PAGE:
I actually finished reading this a week or so ago, but wanted to take some time before I wrote the review. Honestly, I feel like this is a story about me rather than a review of a book. When I wrote the review for Rethinking Sexuality I didn’t go into much detail about why I believed the book to be so important. I initially planned to do one post with the review of Pure and another discussing how closely it mirrors my own upbringing. I found things worked better if I incorporated my story with that of the book. So it’s rather long.
If you just want to know if you should read the book or not, you should.
The cover of this book says it all, “Inside the Evangelical Movement that Shamed a Generation of Young Women and How I Broke Free.” Linda Kay Klein grew up in the evangelical church during the height of the purity movement. She spent 12 years interviewing friends, and strangers, who grew up in the same environment. During this time she was able to confirm her belief that she wasn’t alone in, to be over-simplistic, sexual shame. Klein presents a group of individuals who all struggled with aspects of their sexuality and its relationship with their ideas of themselves, Christianity, and God.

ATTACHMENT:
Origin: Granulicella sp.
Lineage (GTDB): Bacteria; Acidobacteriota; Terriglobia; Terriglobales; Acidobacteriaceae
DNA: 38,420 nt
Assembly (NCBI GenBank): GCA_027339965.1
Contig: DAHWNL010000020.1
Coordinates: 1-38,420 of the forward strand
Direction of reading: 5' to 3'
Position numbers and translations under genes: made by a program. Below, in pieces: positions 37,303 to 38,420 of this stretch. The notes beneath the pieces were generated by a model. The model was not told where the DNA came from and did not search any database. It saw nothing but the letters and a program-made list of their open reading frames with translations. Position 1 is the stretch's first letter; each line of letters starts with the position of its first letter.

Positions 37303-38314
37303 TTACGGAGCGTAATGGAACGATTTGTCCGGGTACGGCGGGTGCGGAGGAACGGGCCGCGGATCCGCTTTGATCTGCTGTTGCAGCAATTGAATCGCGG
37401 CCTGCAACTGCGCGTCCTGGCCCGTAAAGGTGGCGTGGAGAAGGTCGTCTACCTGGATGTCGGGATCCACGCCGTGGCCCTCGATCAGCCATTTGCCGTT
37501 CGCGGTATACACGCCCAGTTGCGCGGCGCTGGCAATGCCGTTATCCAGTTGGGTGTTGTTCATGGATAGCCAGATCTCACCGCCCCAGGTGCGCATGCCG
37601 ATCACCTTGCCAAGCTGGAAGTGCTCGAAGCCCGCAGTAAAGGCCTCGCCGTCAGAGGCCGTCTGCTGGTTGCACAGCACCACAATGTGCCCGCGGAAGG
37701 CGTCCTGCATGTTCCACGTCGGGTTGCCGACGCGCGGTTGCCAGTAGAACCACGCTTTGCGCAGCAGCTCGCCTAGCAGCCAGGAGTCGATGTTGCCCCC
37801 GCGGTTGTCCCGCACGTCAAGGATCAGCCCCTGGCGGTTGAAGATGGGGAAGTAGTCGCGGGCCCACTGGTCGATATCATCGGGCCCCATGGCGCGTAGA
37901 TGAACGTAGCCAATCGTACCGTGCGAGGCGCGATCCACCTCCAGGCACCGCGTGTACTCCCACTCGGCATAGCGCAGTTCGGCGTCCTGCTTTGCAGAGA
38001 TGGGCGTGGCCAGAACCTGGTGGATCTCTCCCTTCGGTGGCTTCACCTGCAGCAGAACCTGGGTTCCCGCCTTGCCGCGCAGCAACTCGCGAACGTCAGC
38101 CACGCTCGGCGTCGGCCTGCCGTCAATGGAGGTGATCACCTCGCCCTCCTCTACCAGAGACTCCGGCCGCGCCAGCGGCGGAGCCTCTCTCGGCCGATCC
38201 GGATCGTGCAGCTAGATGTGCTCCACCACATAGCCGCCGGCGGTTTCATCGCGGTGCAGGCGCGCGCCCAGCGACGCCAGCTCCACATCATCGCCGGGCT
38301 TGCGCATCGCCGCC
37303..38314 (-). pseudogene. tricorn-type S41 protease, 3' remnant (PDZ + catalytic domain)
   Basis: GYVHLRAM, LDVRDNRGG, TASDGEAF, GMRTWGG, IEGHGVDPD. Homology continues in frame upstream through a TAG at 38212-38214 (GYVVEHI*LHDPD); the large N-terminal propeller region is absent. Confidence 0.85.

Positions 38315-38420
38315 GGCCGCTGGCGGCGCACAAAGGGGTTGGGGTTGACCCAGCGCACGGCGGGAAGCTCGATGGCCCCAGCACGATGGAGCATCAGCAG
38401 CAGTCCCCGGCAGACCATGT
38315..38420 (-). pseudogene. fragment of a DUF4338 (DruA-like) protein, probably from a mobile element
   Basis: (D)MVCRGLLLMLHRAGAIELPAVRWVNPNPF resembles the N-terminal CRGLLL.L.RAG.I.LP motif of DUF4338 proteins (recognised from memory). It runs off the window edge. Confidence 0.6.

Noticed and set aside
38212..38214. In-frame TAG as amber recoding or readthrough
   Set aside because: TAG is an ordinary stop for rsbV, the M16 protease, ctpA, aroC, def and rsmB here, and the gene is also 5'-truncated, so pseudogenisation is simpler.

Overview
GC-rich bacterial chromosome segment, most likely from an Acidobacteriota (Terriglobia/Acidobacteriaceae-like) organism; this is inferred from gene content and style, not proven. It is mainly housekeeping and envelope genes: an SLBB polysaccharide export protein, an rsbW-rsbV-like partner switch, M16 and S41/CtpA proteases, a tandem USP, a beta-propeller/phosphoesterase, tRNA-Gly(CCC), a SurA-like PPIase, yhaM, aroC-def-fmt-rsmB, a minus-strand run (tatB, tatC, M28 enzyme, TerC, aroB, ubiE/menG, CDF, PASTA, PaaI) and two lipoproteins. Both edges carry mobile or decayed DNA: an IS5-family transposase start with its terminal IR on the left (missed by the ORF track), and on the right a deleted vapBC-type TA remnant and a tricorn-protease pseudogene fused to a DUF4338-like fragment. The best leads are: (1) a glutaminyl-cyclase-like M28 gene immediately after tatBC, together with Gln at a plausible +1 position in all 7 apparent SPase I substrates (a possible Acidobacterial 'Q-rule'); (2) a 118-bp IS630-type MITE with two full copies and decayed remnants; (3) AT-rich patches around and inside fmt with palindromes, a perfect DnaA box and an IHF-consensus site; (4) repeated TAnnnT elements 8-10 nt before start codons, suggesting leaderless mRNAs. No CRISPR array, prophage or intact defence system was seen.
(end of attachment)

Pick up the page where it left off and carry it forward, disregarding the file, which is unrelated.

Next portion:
Initially I was surprised by Klein’s inclusion of the book I Kissed Dating Goodbye by Joshua Harris in her research. That book hasn’t crossed my mind in more than a decade, when an audio version was given to me a guy in church I liked as a way of ending our relationship. IKDG wasn’t pushed in my church like it was in Klein’s and some of her interviewees’ churches, but it had a lasting effect. And not a positive one. It was eye-opening that so many had been damaged and broken by people using this book as some sort of all-encompassing rule book.
SIDE BAR: I didn’t realize Harris was only 21 when he wrote that book. It pisses me off now to think of how influential that damn book was. He was 21! What does a 21 year old know about “kissing dating goodbye?” Ugh, that’s a whole ‘nother story, and I’m not re-reading it to do a review. I give it a 0 out of…whatever. Don’t read it. You’ll never get those hours back. Hours you could spend just breathing oxygen. In addition, Joshua Harris has begun listening to the voice of those damaged by his book. This NPR article and this one from Christianity Today provide additional information. END SIDE BAR.